Bacteria -research material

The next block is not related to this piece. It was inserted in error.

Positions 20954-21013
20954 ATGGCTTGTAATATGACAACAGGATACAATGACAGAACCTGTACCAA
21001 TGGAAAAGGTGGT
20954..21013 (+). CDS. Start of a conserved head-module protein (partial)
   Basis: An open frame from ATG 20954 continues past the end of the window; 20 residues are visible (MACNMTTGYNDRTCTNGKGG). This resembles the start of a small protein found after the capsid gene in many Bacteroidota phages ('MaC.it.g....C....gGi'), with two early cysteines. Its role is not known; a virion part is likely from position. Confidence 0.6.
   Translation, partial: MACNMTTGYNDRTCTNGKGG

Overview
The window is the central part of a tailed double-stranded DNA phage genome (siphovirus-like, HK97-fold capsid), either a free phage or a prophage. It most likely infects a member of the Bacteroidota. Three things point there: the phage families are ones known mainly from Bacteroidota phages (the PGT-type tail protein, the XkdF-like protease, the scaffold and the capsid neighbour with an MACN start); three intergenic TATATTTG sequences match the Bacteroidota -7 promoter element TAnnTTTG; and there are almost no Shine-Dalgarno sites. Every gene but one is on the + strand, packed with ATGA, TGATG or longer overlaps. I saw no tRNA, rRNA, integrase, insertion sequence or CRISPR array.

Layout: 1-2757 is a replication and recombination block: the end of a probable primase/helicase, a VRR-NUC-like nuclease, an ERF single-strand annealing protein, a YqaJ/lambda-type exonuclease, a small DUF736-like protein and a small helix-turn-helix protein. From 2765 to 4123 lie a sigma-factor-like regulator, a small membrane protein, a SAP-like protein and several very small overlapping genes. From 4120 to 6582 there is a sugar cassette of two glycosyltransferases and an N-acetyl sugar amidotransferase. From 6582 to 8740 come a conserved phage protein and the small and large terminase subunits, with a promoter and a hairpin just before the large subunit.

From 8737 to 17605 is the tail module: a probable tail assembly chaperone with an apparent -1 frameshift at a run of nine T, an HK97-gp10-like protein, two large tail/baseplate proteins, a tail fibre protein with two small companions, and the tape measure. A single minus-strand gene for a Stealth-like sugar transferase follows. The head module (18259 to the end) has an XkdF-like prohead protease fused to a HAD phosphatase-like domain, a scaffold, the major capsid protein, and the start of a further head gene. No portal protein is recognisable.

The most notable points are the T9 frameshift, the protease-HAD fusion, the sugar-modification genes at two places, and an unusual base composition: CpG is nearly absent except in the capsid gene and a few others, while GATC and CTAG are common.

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BACTERIA ( Gr. bakterion, "little staff"), group of microscopic, unicellular organisms that lack a distinct nucleus and that usually reproduce by cell division. are tiny, ranging from 1 to 10 micrometers (1 micrometer equals 1/25,000 in), and are extremely variable in the ways they obtain energy and nourishment. They can be found in nearly all environments-from air, soil, water, and ice to hot springs; even the hydrothermal vents on the deep ocean floor are the home of sulfur-metabolizing bacteria ( see Marine Life ). Certain types are found in nearly all food products, and bacteria also occur in various forms of symbiosis (q.v.) with most plants and animals and other kinds of life. . the currently used five-kingdom scheme of classification (q.v.) , bacteria constitute the kingdom Monera (q.v.) , also known as Procaryotae-organisms in whose cells the nucleus is not enclosed by a membrane ( see Cell ). About 1600 species are known. Generally, bacteria are classified into species on the basis of characteristics such as shape-cocci (spheres), bacilli (rods), spirochetes (spirals); cell-wall structure; differential staining ( see Gram's Stain ); ability to grow in the presence or absence of air (aerobes and anaerobes, respectively); metabolic or fermentative capabilities; ability to form dormant spores under adverse conditions ( see Spore ); serologic identification of surface components; and nucleic-acid relatedness. most widely used reference for taxonomic classification of bacteria divides them into four major groups based on cell-wall characteristics. The division Gracilicutes encompasses bacteria with thin, gram-negative-type cell walls; the Firmicutes have thick, gram-positive cell walls; the Tenericutes lack cell walls; and the Mendosi-cutes have unusual cell walls made of material other than typical bacterial peptidoglycan. Among the Mendosicutes are the archaebacteria, a group of unusual organisms that includes methanogens, strict anaerobes that produce methane from carbon dioxide and hydrogen; halobacteria, which grow at high salt concentrations; and thermoacidophiles, which are sulfur-dependent extreme thermophiles. It has been argued that the archaebacteria should be classified into a separate kingdom because recent biochemical studies have shown that they are as different from other bacteria as they are from eucaryotes (the nucleii of which are membrane-bound). The four major bacterial divisions are further subdivided into about 30 numbered sections, some of which are divided into orders, families, and genera. Section 1, for example, is made up of spirochetes-long, corkscrew-shaped bacteria with gram-negative cell walls and internal (between the cell wall and cell membrane) filamentous flagella that provide the organisms with motility (ability to move). Treponema pallidum , causing syphilis, is a spirochete, a member of the order Spirochaetales, and the family Spirochaetaceae. all bacteria can move, but the motile ones are generally propelled by screwlike appendages-flagella-that may project from all over the cell or from one or both ends, singly or in tufts. Depending on the direction in which the flagella rotate, the bacteria either move forward or tumble in place. The duration of runs versus tumbling is linked to receptors in the bacterial membrane; variations enable the bacteria to move toward attractants such as food sources and away from unfavorable environmental conditions. In some aquatic bacteria that contain iron-rich particles, locomotion has been found to be oriented to the earth's magnetic field. . genetic material of the bacterial cell is in the form of a circular double strand of DNA ( see Nucleic Acids ). Many bacteria also carry smaller circular DNAs called plasmids, which encode genetic information but are generally not essential for reproduction. Many of these plasmids can be transferred to other bacteria by conjugation (q. v.), a mechanism of genetic exchange. Other mechanisms whereby bacteria can exchange genetic information include transduction, in which bacterial viruses ( see Bacteriophage ) transfer DNA, and transformation, in which DNA is taken into the bacterial cell directly from the environment. Bacterial cells multiply by binary fission (q.v.) ; the genetic material is duplicated and the bacterium elongates, constricts near the middle, and then undergoes complete division, forming two daughter cells essentially identical to the parent cell. Thus, as with higher organisms, a given species of bacteria reproduces only cells of the same species. Some bacteria divide every 20 to 40 minutes. Under favorable conditions, with one division every 30 minutes, after 15 hours a single cell will have produced roughly 1 billion progeny. This mass, called a colony, may be seen with the naked eye. Under adverse conditions some bacteria may undergo a modified division process to produce spores, dormant forms of the cell that can withstand extremes of temperature and humidity. of Bacteria. main groups of bacteria exist: the saprophytes, which live on dead animal and vegetable matter; and the symbionts, which live on or in living animal or vegetable matter. Saprophytes are important because they decompose dead animals and plants into their constituent elements, making them available as food for plants. Symbiotic bacteria are a normal part of many human tissues, including the alimentary canal and the skin, where they may be indispensable to physiological processes. Such a relationship is called mutualistic. Other symbionts gain nutrients from their living host without causing serious damage; this is commensalism. The third type, parasites, can destroy the plants and animals on which they live. See also Parasite . are involved in the spoilage of meat, wine, vegetables, and milk and other dairy products. Bacterial action may render such foods unpalatable by changing their composition. Bacterial growth in foods can also lead to food poisoning such as that caused by Staphylococcus aureus or by Clostridium botulinum ( see Botulism ). On the other hand, bacteria are of great importance in many industries. The fermentative capabilities of various species are manipulated for the production of cheese, yogurt, pickles, and sauerkraut. Bacteria are also important in the production of tanned leather, tobacco, ensilage, textiles, pharmaceuticals and various enzymes, polysaccharides, and detergents. are found in virtually all environments, where they contribute to various biological processes. For example, they may produce light, such as the phosphorescence of dead fish; and they may produce enough heat to induce spontaneous combustion in haystacks or in hop granaries. By decomposing cellulose, certain anaerobic forms evolve marsh gas in stagnant pools; by oxidizing processes, other bacteria assist in forming deposits of bog iron ore, ocher, and manganese ore. See Bioluminescence . have an immense influence on the nature and composition of the soil. One result of their activities is the complete disintegration of organic remains of plants and animals and of inorganic rock particles. This action produces in the aggregate vast quantities of plant food. In addition, the leguminous plants that enrich soil by increasing its nitrogen content do so with the help of Rhizobium radicicola and other bacteria that infect the roots of the plants and cause nitrogen-fixing nodules to grow ( see Nitrogen Fixation ). The photosynthetic process on which plant life itself is based was almost certainly first established in bacteria; the recent discovery of an unusual photosynthesizing bacterium called Heliobacterium chlorum may help in understanding this fundamental development in the history of life. Bacteria. 200 species of bacteria are pathogenic, or disease causing, for humans. Pathogenicity varies widely among various species and is dependent on both the virulence of the particular species and the condition of the host organism. Among the more invasive bacteria responsible for human disease are those that cause cholera, lockjaw, gas gangrene, leprosy, plague, bacillary dysentery, tuberculosis, syphilis, typhoid fever, diphtheria, undulant fever, and several forms of pneumonia. Until the discovery of viruses, bacteria were considered the causative agents of all infectious diseases. pathogenic effects of bacteria on body tissues may be grouped in four classes as follows: (1) effects of the direct local action of the bacteria on the tissues, as in gas gangrene, caused by Clostridium perfringens ; (2) mechanical effects, as when a mass of bacteria blocks a blood vessel, causing an infectious embolus; (3) effects of the body's response to certain bacterial infections on body tissues, as in the forming of lung cavities in tuberculosis, or destruction of heart tissue by the body's own antibodies in rheumatic fever; (4) effects of bacterial-produced toxins ( see Toxin ), chemical substances that act as poisons to certain tissues. Toxins are generally species specific; for example, the toxin responsible for diphtheria is different from the one responsible for cholera. . microorganisms, including certain fungi (q.v.) and some bacteria, produce chemical substances that are toxic to specific bacteria. Such substances, which include penicillin and streptomycin, are known as antibiotics; they either kill the bacteria or prevent them from growing or reproducing. In recent years antibiotics have played an increasingly important role in medicine in the control of bacterial diseases. See Antibiotic . See also Antiseptics ; Bacteriology ; Disease . J.H.N.; A.J.G. & D.M. For further information on this topic, see ~Biblio. Biology, biochemistry , ~Biblio. Viruses, bacteria , ~Biblio. Substance abuse . FIXATION, or industrial process by which molecular atmospheric nitrogen (q.v.) is converted into a chemical compound that is essential for plant growth and is also used in industrial chemical production. Fixation. most widely used and most productive of the soil microorganisms capable of nitrogen fixation are symbiotic bacteria of the genus Rhizobium, which colonize and form nodules on the roots of leguminous plants such as clover, alfalfa, and peas ( see Legume ). These bacteria obtain food from the legume, which in turn is supplied with abundant nitrogen compounds. Soils are sometimes inoculated with a particular species of Rhizobium to increase a legume crop, which is often planted to replenish the nitrogen depleted by other crops. smaller amounts of nitrogen are fixed in the soil by nonsymbiotic (free-living) bacteria such as the aerobes, which function in the presence of oxygen, and bacteria of the genera Klebsiella and Bacillus, which function without oxygen. Some forms of blue-green algae also fix nitrogen, such as the alga Anabaena, which, in symbiosis with the water fern Azolla pinnata, is said to markedly increase rice yields, as was the case in paddies in the Thai Binh region of northern Vietnam. The need for fixed nitrogen in agriculture today is far greater than can be supplied by natural biological processes, and the production of nitrogen compounds from atmospheric nitrogen is a major chemical industry. Fixation. principal industrial nitrogen-fixation process today is the production of ammonia (q.v.) by passing a mixture of atmospheric nitrogen and hydrogen over a metallic catalyst ( see Catalysis ) at 5000-6000 C (9320-11120 F). Ammonia is then oxidized to form nitric acid, which is in turn combined with ammonia to yield ammonium nitrate, used primarily in explosives and fertilizers ( see Fertilizer ). In another method, cyanamide, which is used as a fertilizer or in the production of cyanides, is produced by passing atmospheric nitrogen over heated calcium carbide in the presence of a catalyst. ( Gr. anti, "against"; bios, "life"), substance produced by one organism that is destructive to another. This process traditionally has been called antibiosis and is the opposite of symbiosis (q.v.) . More specifically, an antibiotic is a type of chemotherapeutic agent, that is, it has a toxic effect on certain types of disease-producing microorganisms without acting dangerously on the patient. Some chemotherapeutic agents differ from antibiotics only in that they are not secreted by microorganisms, as are antibiotics, but rather are made synthetically in a chemical laboratory. Examples are quinine (q. v.), used against malaria; arsphenamine, used against syphilis; the sulfa drugs (q.v.) , used against a wide variety of diseases, notably pneumonia; and the quinolones, used against hospital-derived infections (zoonoses). A few antibiotics, among them penicillin (q.v.) and chloramphenicol, have now been produced synthetically also. . first observation of what would now be called an antibiotic effect was made in the 19th century by the French chemist Louis Pas teur, who discovered that certain saprophytic bacteria can kill anthrax germs. About 1900 the German bacteriologist Rudolf von Emmerich (1852-1914) isolated a substance called pyocyanase, which can kill the germs of cholera and diphtheria in the test tube. It was not useful, however, in curing disease. In the 1920s the British bacteriologist Sir Alexander Fleming, who later discovered penicillin, found a substance called lysozyme in many of the secretions of the body, such as tears and sweat, and in certain other plant and animal substances. Lysozyme has strong antimicrobial activity, but mainly against harmless bacteria. , the archetype of antibiotics, was discovered by accident in 1928 by Fleming, who showed its effectiveness in laboratory cultures against many disease-producing bacteria, such as those that cause gonorrhea and certain types of meningitis and bacteremia (blood poisoning); however, he performed no experiments on animals or humans. Penicillin was first used on humans by the British scientists Sir Howard Florey and Ernst Chain during the 1940-41 winter. first antibiotic to be used in the treatment of human diseases was tyrothricin (one of the purified forms of which was called gramicidin), isolated from certain soil bacteria by the American bacteriologist Rene Dubos in 1939. This substance is too toxic for general use, but it is employed in the external treatment of certain infections. Other antibiotics produced by actinomycetes (filamentous and branching bacteria) occurring in soil have proved more successful. One of these, streptomycin (q.v.) , discovered in 1944 by the American microbiologist Selman Waksman and his associates, is effective against many diseases, including several in which penicillin is useless, especially tuberculosis. Use. then, such antibiotics as chloramphenicol, the tetracyclines, erythromycin, neomycin, nystatin, amphotericin, cephalosporins, and kanamycin have been developed and may be used in the treatment of infections caused by some bacteria, fungi, viruses, rickettsia, and other microorganisms. In clinical treatment of infections, the causative organism must be identified and the antibiotics to which it is sensitive must be determined in order to select an antibiotic with the greatest probability of killing the infecting organism. Developments. of bacteria have arisen that are resistant to commonly used antibiotics; for example, gonorrhea-causing bacteria that high doses of penicillin are not able to destroy may transfer this resistance to other bacteria by exchange of genetic structures called plasmids ( see Conjugation ). Some bacteria have become simultaneously resistant to two or more antibiotics by this mechanism. New antibiotics that circumvent this problem, such as the quinolones, are being developed. The cephalosporins, for instance, kill many of the same organisms that penicillin does, but they also kill strains of those bacteria that have become resistant to penicillin. Often the resistant organisms arise in hospitals, where antibiotics are used most often, especially to prevent infections from surgery. problem in hospitals is that many old and very ill persons develop infections from organisms that are not pathogenic in healthy persons, such as the common intestinal bacterium Escherichia coli. New antibiotics have been synthesized to combat these organisms. Fungus infections (q.v.) have also become more common with the increasing use of chemotherapeutic agents to fight cancer, and more effective antifungal drugs are being sought. search for new antibiotics continues in general, as researchers examine soil molds for possible agents. Among those found in the 1980s, for example, are the monobactams, which may also prove useful against hospital infections. Antibiotics are found in other sources as well, such as the family of magainins discovered (in the late 1980s) in frogs; although untested in humans as yet, they hold broad possibilities. have also been used effectively to foster growth in animals. Concern has arisen, however, that this widespread use of antibiotics in animal feed can foster the emergence of antibiotic-resistant organisms that may then be transmitted to human beings. An instance of one such transfer was documented in the U.S. in 1984. S.A.W. For further information on this topic, see ~Biblio. Substance abuse . , derived from the mold Penicillium notatum. The action of this antibiotic was first observed in 1928 by the British bacteriologist Alexander Fleming, but it was another ten years before penicillin was concentrated and studied by the British biochemist Ernst Chain, the British pathologist Sir Howard Florey, and other scientists. acts both by killing bacteria and by inhibiting their growth. It does not kill organisms in the resting stage but only those that are growing and reproducing. It is effective against a wide range of disease-bearing microorganisms, including pneumococci, staphylococci, streptococci, gonococci, meningococci, the clostridium of tetanus, and the syphilis spirochete. The drug has been successfully employed to treat such deadly diseases as subacute bacterial endocarditis, septicemia, and gas gangrene, and also gonorrhea, scarlet fever, and osteomyelitis. Toxic symptoms produced by penicillin are limited largely to allergic reactions which may be determined by scratch tests before administration of the drug. In 1980 a group of physicians announced that they had successfully desensitized several penicillin-allergic patients with a procedure that took only three hours; tests of the method on a wider scale were instituted. Penicillin. the effectiveness displayed by penicillin in curing a wide range of diseases, infections caused by certain strains of staphylococci could not be cured by the antibiotic as a result of the ability of the organism to produce an enzyme, penicillinase, capable of destroying the antibiotic. In addition, enterococci and many gramnegative bacilli known to cause respiratory and urinary-tract infections were found to be intrinsically resistant to the action of penicillin. Appropriate chemical treatment of a biological precursor to penicillin, isolated from bacterial cultures, resulted in the formation of a number of so-called semisynthetic penicillins. The most important of these are Methicillin and Ampicillin, the former remarkably effective against penicillinase-producing staphylococci and the latter not only active against all organisms normally killed by penicillin, but also inhibiting enterococci and most gram-negative bacilli. . strength and dosage of penicillin are measured in terms of international units. Each of these units is equal to 0.0006 g of the crystalline fraction of penicillin called penicillin G. In the early days of penicillin therapy, the drug was administered every three hours in small doses. More recently a preparation called benzathine penicillin G has been produced that provides detectable levels of antibiotic for as long as four weeks after a single intramuscular injection. It is useful for treatment of syphilis. S.A.W. , or chemical agents that prevent putrefaction, infection, and analogous changes in food and living tissue by destroying or arresting the development of microorganisms. Since ancient times food has been preserved by the use of antiseptic agents such as heat in cooking; niter, salt, and vinegar in corning and pickling; and wood smoke (containing creosote, chemically similar to carbolic acid) in the smoking of meats. In modern times the principal antiseptic agents used in the preservation of food are heat and cold in such processes as canning, pasteurization, and refrigeration. Irradiation is being investigated as a means of preserving food. practice of using antiseptics in the care and treatment of wounds was begun by the English surgeon Joseph Lister in 1868. Basing his work on the findings of the German physiologist Theodor Schwann and the French biochemist Louis Pasteur, Lister disinfected surgical and accidental wounds with a solution of carbolic acid, and in five years reduced the death rate from major amputations from 45 percent to about 12 percent. Many other antiseptics have come into use, among which the most important are bichloride of mercury, iodine, boric acid, alcohol, the hypochlorites, mercurochrome, and Merthio-late. Chlorine is used in the sterilization of water, especially in public water systems ( see Water Supply and Waterworks ) and swimming pools. , of bacteria (q.v.) , including their classification and the prevention of diseases that arise from bacterial infection. The subject matter of bacteriology is distributed not only among bacteriologists but also among chemists, biochemists, geneticists, pathologists, immunologists, and public-health physicians. . were first observed by the Dutch naturalist Antoni van Leeuwenhoek with the aid of a simple microscope of his own construction. He reported his discovery to the Royal Society of London in 1683, but the science of bacteriology was not firmly established until the middle of the 19th century. For nearly 200 years it was believed that bacteria are produced by spon taneous generation. The efforts of several generations of chemists and biologists were required to prove that bacteria, like all living organisms, arise only from other similar organisms. This fundamental fact was finally established in 1860 by the French scientist Louis Pasteur, who also discovered that fermentation and many infectious diseases are caused by bacteria. The first systematic classification of bacteria was published in 1872 by the German biologist Ferdinand J. Cohn, who placed them in the plant kingdom. They are now usually included in the kingdom Monera (q.v.) . In 1876 Robert Koch, who had devised the method of inoculating bacteria directly into nutrient media as a means of studying them, found that a bacterium was the cause of the disease anthrax. 1880, immunity against bacterial diseases has been systematically studied. In that year, Pasteur discovered by accident that Bacillus anthracis, cultivated at a temperature of 420 to 430 C (1080 to 1100 F), lost its virulence after a few generations. Later it was found that animals inoculated with these enfeebled bacteria showed resistance to the virulent bacilli. From this beginning date the prevention, modification, and treatment of disease by immunization (q.v.) , one of th